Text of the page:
• Opinion: Peace talks or turmoil in Russia could halt the conflict, but the likeliest outcome is many more months of fighting, writes Gideon Rachman.

How do you think this war will end? Email me at firstft@ft.com and share your views. Thanks for all the emails we have received so far. Here’s the rest of today’s news — Gordon

1. Exclusive: Archegos quietly built stake in Deutsche Bank Archegos Capital Management quietly amassed a stake in Deutsche Bank after its founder Bill Hwang forged ties with the German lender’s leaders before the family office imploded last year, the Financial Times can reveal.

2. Fed prepared to move more aggressively to tackle inflation Jay Powell said yesterday the Federal Reserve needs to move “expeditiously” towards tighter monetary policy and is prepared to act more aggressively if necessary to tackle excessive inflation.

3. No survivors found from Boeing 737 crash in China Hopes of finding survivors among the 132 people on board the Boeing 737 that crashed in China yesterday are fading fast as investigations into the country’s worst air disaster in more than two decades are launched.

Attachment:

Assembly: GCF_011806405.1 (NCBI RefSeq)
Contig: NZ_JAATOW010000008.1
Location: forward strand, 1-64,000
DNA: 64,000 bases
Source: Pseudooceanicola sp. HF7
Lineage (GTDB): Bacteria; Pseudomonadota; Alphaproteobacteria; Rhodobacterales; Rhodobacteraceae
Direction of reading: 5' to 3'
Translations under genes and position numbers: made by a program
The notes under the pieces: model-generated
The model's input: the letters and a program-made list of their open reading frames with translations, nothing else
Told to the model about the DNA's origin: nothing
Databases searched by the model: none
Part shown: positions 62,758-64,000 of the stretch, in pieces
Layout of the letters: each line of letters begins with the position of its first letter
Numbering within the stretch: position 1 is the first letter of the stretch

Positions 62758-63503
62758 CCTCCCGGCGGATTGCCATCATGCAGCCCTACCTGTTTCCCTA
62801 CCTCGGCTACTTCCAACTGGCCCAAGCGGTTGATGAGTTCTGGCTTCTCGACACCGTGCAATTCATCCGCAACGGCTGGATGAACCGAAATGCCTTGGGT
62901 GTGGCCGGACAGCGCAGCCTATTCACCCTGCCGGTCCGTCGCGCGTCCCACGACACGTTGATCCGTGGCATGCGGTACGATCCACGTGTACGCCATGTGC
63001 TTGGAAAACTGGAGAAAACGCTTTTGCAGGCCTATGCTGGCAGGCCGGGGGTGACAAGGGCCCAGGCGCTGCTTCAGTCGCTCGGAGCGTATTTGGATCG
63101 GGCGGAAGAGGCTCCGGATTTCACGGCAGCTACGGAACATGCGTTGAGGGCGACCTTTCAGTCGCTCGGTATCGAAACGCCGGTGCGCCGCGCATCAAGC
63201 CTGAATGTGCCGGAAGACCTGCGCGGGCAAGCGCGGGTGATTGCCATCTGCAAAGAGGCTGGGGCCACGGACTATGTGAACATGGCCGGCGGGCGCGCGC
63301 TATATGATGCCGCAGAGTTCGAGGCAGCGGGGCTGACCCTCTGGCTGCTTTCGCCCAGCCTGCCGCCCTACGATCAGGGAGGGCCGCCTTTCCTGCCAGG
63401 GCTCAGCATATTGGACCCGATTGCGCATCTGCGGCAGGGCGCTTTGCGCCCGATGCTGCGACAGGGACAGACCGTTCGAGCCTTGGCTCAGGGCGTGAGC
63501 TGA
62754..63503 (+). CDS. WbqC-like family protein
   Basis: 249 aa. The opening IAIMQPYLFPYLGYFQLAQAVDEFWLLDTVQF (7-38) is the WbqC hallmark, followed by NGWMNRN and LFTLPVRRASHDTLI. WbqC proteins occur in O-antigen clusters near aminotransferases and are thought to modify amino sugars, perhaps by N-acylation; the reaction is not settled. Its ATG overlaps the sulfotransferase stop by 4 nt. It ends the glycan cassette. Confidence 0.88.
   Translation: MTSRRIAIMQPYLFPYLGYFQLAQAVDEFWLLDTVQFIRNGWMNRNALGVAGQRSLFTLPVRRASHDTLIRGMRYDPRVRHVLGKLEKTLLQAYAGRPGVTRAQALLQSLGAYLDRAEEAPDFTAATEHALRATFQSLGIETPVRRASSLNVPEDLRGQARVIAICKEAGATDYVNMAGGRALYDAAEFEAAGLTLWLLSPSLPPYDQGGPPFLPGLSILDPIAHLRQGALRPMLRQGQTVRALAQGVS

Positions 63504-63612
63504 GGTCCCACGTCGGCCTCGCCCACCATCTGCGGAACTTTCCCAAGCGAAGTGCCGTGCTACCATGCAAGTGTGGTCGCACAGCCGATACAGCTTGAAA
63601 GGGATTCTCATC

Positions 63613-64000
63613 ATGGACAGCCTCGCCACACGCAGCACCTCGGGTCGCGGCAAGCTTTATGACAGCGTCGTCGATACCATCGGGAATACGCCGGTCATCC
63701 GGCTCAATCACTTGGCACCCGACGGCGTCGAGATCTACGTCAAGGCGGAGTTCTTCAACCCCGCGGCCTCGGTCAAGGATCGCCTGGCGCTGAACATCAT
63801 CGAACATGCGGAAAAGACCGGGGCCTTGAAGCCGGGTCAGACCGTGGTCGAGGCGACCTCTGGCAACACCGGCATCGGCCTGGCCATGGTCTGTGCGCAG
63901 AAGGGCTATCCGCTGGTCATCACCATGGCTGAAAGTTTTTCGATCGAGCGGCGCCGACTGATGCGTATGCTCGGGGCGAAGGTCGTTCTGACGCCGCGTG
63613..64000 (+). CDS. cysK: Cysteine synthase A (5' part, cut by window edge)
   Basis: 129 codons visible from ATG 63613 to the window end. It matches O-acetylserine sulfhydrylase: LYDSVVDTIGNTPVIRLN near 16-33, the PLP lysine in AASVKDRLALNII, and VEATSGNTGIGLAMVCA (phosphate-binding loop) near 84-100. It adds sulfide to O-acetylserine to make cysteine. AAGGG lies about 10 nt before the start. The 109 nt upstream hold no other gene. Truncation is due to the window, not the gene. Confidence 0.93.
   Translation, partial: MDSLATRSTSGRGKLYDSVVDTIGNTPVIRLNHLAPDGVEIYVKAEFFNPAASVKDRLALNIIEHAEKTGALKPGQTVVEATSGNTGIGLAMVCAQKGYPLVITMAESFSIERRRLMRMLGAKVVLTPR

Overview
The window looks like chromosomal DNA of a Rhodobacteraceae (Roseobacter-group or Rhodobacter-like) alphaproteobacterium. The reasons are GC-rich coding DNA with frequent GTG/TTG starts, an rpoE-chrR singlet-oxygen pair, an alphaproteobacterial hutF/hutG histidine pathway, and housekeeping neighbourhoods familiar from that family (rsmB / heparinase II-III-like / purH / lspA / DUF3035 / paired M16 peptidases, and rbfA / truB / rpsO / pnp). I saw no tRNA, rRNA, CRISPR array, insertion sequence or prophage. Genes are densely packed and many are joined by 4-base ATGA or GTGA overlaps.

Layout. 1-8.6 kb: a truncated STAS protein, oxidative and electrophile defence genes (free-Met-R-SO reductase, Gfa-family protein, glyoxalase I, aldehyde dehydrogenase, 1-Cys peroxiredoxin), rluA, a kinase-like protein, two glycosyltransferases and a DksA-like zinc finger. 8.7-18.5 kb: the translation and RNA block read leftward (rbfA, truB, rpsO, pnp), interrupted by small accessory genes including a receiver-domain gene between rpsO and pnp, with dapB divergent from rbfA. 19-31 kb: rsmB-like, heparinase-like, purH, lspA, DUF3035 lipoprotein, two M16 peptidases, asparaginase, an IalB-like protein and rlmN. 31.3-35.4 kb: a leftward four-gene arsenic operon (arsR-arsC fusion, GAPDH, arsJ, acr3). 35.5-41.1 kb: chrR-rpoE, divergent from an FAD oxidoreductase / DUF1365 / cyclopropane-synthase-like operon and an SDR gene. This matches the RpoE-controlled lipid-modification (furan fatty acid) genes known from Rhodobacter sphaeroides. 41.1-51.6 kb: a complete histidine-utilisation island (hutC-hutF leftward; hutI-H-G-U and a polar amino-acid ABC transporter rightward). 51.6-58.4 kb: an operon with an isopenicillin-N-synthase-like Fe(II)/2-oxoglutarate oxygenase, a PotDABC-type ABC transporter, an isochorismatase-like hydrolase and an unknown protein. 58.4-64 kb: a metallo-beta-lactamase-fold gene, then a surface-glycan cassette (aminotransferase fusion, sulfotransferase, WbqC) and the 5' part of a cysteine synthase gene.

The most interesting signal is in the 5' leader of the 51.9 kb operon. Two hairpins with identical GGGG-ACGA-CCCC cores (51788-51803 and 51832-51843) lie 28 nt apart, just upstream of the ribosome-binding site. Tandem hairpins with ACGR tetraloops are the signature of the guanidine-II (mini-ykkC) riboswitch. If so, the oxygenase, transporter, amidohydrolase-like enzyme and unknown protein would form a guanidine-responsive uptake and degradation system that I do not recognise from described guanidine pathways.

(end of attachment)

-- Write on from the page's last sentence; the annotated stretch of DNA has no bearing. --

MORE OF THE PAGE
4. Alibaba boosts buyback programme The Chinese ecommerce group increased its share buyback programme to $25bn to improve investor confidence. Shares in the group, founded by Jack Ma, have lost about 65 per cent of their value since Chinese authorities cancelled the initial public offering of its fintech arm Ant Group in November 2020.

5. Saudi Arabia ‘will not bear responsibility’ for global oil shortages Saudi Arabia has said it will not be held responsible for shortages in the global energy market as it warned yesterday that missile attacks on oil installations by Iranian-backed Houthi rebels in Yemen would disrupt supply.

The day ahead

Ukraine crisis President Volodymyr Zelensky will address the Italian parliament via a video link, following on from similar addresses to the US Congress and the parliaments of Britain, Germany and Israel. Dutch Prime Minister Mark Rutte visits Turkey for talks with President Tayyip Erdogan ahead of the Nato summit in Brussels on Thursday.

Fed speakers John Williams, Federal Reserve Bank of New York president, participates in the BIS Innovation Summit 2022 organised by the Bank for International Settlements. Mary Daly, Federal Reserve Bank of Francisco president, appears at an event hosted by the Brookings Institution, and Federal Reserve Bank of Cleveland president Loretta Mester speaks on the economic outlook and monetary policy in Ohio.